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The 161 members of the community message board Quiet D.C. want a little peace. Recently, they’ve wondered if the loud sirens the D.C. police and fire department are using are always necessary. A noise abolitionist who identifies herself as Deborah writes:
The sirens from fire, ambulance, and police vehicles are non-stop and I’m sure many of them are also non-emergency. It seems every month they have a new siren—-louder and more obnoxious than the last, assaulting not just your ears but your body (there is one now that emits vibrations).
D.C. Fire spokesman Pete Piringer says he agrees that District sirens are overused: “If we didn’t have so many fires and sick patients, we wouldn’t have to use them at all,” he quips. But Piringer says the sirens are never flipped on for the heck of it. “Legally, we can only use them when responding to emergencies,” he says.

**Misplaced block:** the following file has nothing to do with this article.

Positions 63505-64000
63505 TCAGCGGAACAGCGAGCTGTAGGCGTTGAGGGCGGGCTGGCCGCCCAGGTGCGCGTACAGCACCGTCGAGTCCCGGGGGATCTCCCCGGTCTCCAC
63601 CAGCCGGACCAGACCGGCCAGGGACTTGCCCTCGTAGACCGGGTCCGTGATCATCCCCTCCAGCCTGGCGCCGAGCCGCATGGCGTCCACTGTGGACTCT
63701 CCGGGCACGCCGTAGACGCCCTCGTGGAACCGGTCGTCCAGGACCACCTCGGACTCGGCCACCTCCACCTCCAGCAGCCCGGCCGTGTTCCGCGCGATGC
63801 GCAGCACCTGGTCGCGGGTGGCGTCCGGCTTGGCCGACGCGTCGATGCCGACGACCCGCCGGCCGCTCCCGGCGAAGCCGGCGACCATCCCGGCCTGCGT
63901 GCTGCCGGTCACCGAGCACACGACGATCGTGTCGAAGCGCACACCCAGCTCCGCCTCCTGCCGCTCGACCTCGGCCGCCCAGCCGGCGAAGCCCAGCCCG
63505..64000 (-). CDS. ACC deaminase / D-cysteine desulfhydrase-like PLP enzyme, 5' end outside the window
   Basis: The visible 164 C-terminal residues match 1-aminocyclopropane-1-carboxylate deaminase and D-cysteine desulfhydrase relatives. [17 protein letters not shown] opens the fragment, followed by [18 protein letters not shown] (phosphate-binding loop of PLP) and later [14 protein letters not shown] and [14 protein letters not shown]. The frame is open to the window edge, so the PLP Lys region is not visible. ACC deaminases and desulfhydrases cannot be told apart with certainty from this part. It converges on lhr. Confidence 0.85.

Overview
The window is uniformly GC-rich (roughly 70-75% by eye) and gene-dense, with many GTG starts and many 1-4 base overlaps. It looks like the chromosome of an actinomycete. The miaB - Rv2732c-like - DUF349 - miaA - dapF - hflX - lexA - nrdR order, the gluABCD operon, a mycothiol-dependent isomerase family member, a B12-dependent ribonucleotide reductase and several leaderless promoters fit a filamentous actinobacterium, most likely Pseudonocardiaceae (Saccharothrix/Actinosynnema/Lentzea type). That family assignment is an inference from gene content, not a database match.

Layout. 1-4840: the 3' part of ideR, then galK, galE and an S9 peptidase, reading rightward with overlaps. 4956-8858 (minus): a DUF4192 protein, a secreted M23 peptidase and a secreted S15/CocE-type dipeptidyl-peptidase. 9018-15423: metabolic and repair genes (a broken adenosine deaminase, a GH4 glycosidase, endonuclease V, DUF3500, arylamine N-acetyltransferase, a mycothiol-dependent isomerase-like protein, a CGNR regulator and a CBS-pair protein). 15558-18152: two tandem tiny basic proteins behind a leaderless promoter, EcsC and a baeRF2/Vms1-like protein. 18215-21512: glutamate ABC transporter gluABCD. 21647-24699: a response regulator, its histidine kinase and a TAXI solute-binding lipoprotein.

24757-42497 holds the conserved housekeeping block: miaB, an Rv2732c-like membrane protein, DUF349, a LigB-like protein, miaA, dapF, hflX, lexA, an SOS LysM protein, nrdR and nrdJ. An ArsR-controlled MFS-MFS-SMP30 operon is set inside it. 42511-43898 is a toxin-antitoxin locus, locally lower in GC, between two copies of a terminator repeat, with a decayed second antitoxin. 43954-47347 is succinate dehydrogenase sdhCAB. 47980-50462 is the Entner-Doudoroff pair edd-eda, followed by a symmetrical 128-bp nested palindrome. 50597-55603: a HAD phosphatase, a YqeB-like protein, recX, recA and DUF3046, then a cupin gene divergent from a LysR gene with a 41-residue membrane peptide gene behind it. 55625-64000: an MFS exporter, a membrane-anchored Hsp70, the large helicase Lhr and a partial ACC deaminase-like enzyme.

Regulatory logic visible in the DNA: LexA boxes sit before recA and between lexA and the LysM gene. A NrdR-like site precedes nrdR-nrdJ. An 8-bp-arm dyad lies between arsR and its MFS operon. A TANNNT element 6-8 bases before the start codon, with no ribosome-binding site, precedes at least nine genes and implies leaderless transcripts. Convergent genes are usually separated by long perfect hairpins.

If wanting to shush an ambulance siren seems peculiar or selfish, it’s still understandable; they’re definitely ear-aching. Other, more typical gripes found on the community board include stuff like barking dogs and banging construction projects, the sort of noise pollution that can get to anyone. One poster, though, has been haunted by a sound that most people don’t even notice: “I’m planning on writing a nice letter to my neighbor about the 4′ tall wind chimes they have put up (one floor below my bedroom window),” writes Dave.
“Someone’s wonderful noise can actually drive a person another person off a cliff,” Quiet D.C. founder Bill Adler says of the chime complaint. Adler (who once wrote for Washington City Paper) and his wife started the message board in 2003 after being assaulted by various urban noises in their Cleveland Park Victorian. Adler’s current enemies are leaf blowers, which seem to be coming to his neighborhood “in herds.” He wants a total ban, though he knows some of his neighbors would object.
One way of solving such problems, Adler believes, is negotiation. He’d like to see the District open a “noise mediation office,” he says. Adler imagines that the office would help take pressure off police when it comes to say, squabbles over the tinkling of wind chimes, by acting like a small claims court. But at this point, Adler isn’t actively campaigning for the innovation.
In lieu of such an office, D.C. law caps most noise at about 60 decibels. Though he says he hasn’t used it yet, Adler keeps a “decibel app” on his iPhone.
Photo by Darrow Montgomery